Fischer, J.O. & Geissmann, T., 1990: Group harmony in gibbons: Comparison between white-handed gibbon (Hylobates lar) and siamang (H. syndactylus). Primates 31: 481-494.
Group harmony in gibbons: Comparison between white-handed gibbon (Hylobates lar) and siamang (H. syndactylus)
J. O. Fischer & T. Geissmann
Anthropological Institute, University Zürich-Irchel, Switzerland
Key words: White-handed gibbon; siamang; Hylobates lar; Hylobates syndactylus; social cohesion; aggression; food transfer; grooming.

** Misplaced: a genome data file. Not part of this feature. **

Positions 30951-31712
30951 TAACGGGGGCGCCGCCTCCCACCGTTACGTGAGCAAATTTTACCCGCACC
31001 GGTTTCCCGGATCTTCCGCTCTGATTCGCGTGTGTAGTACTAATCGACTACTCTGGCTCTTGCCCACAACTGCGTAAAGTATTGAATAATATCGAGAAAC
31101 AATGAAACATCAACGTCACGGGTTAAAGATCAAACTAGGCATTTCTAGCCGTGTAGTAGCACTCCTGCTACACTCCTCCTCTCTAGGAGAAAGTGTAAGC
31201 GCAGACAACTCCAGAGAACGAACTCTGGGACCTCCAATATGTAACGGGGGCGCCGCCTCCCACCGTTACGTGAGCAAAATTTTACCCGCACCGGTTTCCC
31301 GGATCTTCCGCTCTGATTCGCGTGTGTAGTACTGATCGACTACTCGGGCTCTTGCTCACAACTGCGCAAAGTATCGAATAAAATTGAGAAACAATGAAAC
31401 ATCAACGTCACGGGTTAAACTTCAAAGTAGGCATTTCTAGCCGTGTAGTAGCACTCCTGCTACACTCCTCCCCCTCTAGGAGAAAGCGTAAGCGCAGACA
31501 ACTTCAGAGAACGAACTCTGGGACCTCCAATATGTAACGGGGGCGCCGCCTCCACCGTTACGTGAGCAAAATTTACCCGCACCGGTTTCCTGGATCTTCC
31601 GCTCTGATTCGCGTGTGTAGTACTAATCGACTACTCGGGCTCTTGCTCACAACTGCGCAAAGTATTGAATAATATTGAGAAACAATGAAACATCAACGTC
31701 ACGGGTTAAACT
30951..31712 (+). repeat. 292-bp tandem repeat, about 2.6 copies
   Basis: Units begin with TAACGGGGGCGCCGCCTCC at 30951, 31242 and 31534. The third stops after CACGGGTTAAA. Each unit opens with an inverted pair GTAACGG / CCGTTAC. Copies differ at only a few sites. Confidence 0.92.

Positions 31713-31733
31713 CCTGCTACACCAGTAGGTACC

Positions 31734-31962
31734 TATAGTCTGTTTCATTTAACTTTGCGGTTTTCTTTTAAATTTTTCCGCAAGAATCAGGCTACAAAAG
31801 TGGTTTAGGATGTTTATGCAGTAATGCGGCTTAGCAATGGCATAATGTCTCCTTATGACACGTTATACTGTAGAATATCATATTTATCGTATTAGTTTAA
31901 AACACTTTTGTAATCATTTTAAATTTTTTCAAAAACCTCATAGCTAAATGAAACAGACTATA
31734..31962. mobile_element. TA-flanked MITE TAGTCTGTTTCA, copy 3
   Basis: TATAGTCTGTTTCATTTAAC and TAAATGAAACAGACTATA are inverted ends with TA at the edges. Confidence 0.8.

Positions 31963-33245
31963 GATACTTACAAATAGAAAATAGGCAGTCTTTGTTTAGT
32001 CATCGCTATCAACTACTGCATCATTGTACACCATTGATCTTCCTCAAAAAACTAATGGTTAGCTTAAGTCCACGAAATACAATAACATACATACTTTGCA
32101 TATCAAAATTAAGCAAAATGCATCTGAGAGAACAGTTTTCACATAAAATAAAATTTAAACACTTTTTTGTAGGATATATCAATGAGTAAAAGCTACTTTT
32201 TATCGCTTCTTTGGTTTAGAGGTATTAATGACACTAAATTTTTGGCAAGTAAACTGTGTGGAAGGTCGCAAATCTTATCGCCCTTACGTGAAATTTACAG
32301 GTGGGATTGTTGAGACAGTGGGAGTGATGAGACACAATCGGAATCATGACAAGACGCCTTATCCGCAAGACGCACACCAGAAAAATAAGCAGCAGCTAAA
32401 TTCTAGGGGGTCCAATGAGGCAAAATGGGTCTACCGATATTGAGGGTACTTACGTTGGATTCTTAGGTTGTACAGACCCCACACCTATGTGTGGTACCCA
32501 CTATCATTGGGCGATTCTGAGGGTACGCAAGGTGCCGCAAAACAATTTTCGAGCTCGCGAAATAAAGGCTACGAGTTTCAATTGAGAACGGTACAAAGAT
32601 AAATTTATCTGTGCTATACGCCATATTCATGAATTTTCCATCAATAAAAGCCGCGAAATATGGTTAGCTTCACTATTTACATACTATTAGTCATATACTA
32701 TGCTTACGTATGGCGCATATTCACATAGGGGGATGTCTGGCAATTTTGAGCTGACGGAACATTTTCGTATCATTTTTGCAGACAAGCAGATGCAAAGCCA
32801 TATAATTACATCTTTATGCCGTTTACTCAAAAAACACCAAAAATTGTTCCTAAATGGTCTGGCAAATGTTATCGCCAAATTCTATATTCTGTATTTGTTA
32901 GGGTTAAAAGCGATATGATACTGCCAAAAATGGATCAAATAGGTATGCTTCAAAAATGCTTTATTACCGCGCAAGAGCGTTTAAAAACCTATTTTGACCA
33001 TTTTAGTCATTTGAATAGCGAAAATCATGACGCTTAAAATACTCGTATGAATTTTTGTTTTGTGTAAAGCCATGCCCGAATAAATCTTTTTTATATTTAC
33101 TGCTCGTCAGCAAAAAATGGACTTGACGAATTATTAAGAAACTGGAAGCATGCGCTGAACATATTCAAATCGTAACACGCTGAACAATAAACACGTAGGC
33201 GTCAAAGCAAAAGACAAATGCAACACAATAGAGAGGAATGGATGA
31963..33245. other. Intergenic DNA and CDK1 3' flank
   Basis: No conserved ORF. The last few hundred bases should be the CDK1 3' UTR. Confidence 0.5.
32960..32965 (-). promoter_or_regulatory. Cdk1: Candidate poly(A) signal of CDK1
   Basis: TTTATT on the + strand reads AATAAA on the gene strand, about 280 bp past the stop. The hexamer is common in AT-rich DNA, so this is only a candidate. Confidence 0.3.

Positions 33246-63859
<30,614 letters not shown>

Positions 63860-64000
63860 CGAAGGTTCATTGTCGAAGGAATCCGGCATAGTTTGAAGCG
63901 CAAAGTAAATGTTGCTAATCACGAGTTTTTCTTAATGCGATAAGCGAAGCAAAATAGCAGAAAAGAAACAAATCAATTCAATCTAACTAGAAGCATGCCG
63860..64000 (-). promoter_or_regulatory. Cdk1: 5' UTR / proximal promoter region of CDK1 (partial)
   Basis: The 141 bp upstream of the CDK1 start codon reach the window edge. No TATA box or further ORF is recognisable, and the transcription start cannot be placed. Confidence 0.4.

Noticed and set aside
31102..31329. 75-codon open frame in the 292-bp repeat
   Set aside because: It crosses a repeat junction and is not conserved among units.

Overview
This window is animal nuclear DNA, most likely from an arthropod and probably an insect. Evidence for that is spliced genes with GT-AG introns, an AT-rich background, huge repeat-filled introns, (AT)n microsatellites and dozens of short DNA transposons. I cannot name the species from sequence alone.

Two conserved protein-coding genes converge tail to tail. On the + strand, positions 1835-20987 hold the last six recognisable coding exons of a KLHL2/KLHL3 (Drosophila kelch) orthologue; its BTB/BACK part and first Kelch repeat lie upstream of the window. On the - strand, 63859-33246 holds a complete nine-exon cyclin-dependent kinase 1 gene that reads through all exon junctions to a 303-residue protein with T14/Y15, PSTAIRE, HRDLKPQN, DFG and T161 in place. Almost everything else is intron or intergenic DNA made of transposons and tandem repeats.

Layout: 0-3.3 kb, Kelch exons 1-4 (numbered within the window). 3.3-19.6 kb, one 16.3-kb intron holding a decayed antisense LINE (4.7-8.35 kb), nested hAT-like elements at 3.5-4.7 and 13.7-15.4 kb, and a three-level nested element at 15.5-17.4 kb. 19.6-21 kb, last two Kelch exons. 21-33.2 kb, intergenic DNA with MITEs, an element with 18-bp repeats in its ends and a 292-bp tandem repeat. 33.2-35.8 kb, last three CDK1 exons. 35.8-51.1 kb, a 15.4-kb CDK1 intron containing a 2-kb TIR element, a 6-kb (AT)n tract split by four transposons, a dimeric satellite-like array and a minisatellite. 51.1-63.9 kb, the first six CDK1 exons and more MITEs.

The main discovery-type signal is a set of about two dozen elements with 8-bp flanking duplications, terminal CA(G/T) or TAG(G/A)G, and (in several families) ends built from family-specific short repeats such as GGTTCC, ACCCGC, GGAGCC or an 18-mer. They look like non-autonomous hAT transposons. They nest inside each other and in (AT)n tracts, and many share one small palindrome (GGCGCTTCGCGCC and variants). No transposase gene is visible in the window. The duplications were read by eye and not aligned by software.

Abstract: The siamang (Hylobates syndactylus) is exceptional among gibbons in that its area of distribution almost completely overlaps those of other gibbons, namely the white-handed gibbon (H. lar) and the agile gibbon (H. agilis) of the lar group. The siamang has almost twice the body weight of the gibbons of the lar group (ca. 11 kg vs. 5-6 kg), and it has been suggested that distinct ecological and behavioural differences exist between the siamang and its two sympatric species. The siamang has been claimed to differ from the white-handed gibbon "in the closer integration and greater harmony of group life" (Chivers, 1976, p. 132). However, few quantitative data exist to support this hypothesis. In the present study, intra-group interactions in captive family groups of white-handed gibbons and siamangs (2 groups of each species) were recorded by focal animal sampling. These data failed to show a consistent association between species and most of the behavioural patterns recorded, such as frequency of aggression, percentage of successful food transfer, frequency of social grooming bouts, and duration of social grooming / animal / h. A signifcant difference was found for only two of the variables: Individual siamangs in this study showed longer grooming bout durations, and made fewer food transfer attempts than lar individuals. Only the frst of these two differences is consistent with the hypothesis mentioned above, whereas the lower frequency of food transfer attempts in siamangs is the opposite of what should be expected under the hypothesis. On the other hand, two of these behavioural patterns showed a signifcant correlation with the parameters group size and individual age: Both individuals in larger groups and younger individuals tended to show shorter grooming bouts and a smaller proportion of successful food transfers. Our fndings indicate that social cohesion within these gibbon groups may be much more flexible according to and depending on social or ecological influences and less rigidly linked to specifc gibbon taxa than previously assumed. A considerably larger number of gibbon groups would have to be compared to provide reliable evidence for or against species-specifc differences in group cohesion. Another fnding of this study - a positive correlation between the frequency of aggression and grooming - is discussed in the light of the functional interpretations commonly attributed to allogrooming behaviour in primates.
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